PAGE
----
Sign In Forgot Password

Building Policies

Covenantal Policies on Building Use and Gathering

We have the honor and responsibility to create and maintain a sanctuary as a sacred space. At the same time, our Statement of Principles as well as our congregation's history encourages us to open our building—including our sanctuary—to others who share our goal of repairing the world.


Eco-Kosher Food Policy

It should be noted that Mishkan Shalom's policy on food is that only dairy or pareve foods (fish, pasta, veggies), are permitted in the building and Mishkan events. The permissible foods do not have to be kosher certified. No meat (including poultry) or shellfish are permitted. We also ask you to avoid nuts of all kinds due to allergies. As part of our eco-kosher approach and where selection and resources allow, fair trade, local, and organic products are also encouraged.

Member Use on Shabbat

Mishkan Shalom will continue to make our space available for the celebration of simchas in conjunction with the Shabbat religious service. e.g. bnai mitzvah, baby namings, auf-ruf, anniversaries, etc.

In connection with these simchas, work may be done by vendors such as caterers, musicians, d.j.'s, and custodial help, including the use of electricity and the gas stove. The only work done during this time by custodians (who are paid by the hosts of the simcha ) should be related to the event: setup, cleanup, emergencies, security.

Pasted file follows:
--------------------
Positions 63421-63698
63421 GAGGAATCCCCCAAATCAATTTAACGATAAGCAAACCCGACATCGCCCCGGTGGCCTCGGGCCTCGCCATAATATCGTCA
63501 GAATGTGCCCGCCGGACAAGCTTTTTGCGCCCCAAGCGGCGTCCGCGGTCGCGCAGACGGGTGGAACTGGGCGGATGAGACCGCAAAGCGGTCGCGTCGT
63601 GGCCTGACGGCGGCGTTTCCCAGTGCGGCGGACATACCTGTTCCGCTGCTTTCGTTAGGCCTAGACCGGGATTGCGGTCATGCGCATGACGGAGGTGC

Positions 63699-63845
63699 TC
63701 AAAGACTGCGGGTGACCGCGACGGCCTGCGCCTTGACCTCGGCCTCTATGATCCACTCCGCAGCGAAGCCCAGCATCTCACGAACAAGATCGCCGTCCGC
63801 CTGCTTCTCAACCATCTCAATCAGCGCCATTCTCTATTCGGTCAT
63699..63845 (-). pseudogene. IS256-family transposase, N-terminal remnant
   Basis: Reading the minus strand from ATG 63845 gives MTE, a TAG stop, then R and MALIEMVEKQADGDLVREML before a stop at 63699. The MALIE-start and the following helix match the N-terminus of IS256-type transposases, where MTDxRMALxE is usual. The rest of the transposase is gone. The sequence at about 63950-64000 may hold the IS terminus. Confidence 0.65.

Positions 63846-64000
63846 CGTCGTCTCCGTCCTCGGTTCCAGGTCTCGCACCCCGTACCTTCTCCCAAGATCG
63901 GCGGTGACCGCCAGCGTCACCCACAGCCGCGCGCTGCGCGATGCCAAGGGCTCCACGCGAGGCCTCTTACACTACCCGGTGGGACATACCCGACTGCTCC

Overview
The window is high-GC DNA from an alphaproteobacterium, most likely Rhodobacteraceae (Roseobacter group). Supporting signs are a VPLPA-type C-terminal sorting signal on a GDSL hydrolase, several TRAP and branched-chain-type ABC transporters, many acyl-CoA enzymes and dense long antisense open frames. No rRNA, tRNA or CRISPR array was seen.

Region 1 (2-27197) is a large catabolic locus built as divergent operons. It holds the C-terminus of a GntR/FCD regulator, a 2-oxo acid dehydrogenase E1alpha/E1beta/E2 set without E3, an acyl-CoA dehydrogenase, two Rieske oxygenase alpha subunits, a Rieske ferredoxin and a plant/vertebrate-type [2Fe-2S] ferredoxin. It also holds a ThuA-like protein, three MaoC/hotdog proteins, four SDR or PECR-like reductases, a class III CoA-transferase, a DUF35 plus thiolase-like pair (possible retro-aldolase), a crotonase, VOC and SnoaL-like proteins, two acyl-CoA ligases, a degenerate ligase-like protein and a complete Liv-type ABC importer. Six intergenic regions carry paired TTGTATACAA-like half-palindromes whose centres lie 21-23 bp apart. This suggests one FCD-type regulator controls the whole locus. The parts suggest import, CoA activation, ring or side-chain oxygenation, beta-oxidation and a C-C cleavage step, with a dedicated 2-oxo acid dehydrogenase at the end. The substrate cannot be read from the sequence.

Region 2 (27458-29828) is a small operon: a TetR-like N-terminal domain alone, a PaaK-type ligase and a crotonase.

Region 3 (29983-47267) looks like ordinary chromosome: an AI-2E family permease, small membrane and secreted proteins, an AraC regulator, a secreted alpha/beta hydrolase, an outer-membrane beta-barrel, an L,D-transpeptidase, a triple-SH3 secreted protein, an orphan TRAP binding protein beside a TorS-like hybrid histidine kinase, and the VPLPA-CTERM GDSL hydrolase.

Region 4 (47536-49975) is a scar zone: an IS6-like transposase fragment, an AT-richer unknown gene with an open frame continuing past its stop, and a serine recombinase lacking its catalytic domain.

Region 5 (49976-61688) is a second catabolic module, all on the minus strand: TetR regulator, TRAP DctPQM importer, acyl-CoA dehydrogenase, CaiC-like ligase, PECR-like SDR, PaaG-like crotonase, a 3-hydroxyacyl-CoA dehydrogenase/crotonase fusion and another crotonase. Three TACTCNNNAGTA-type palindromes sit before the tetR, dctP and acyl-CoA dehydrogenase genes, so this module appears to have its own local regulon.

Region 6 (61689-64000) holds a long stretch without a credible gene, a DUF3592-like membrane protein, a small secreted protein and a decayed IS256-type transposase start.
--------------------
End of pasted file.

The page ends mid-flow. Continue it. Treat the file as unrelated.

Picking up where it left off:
RATIONALE: Shabbat Shalom, a peaceful Shabbat, is a central facet of Jewish identity (Klal Yisrael). According to one teaching, Shabbat is the way that the Jewish people replicates the experience of God as it was felt in Sinai and in the Mishkan. Our building should model Shabbat Menuha, rest and renewal.

Halacha presents one clear way to model Shabbat. Within our own Reconstructionist community are widely divergent understandings of what observing Shabbat means or should mean. We recognize the importance of Shalom Bayit and look for a way to respect these differences. The value of Reconstructionism also considers not only the wider tradition, but Mishkan's own tradition as important components.

Balanced against the traditional rules of guarding the Sabbath are the importance of simcha, celebration, and kehilla, community. As an intentional community, we want to make our social hall a welcoming venue for our members to rent. We want them to feel a part of the community and, in locating their life cycle events in our space, to feel "ownership" of our building.

We also considered the facts of Mishkan's long time practice. For example, we routinely plug in the coffee makers for onegs and the sound system for services in order to enhance our community's coming together on Shabbat. Many "extended onegs" for celebrations of baby namings, anniversaries or bnai mitzvah are professionally catered. Before we moved to our own building, many of our bnai mitzvah families routinely chose to follow up the ceremony with a luncheon (in another building) with specially-invited guests. We want to continue these simchas while continuing to honor Shabbat. So we recommend limiting work done by vendors and custodians to only that which is necessary to support the simcha.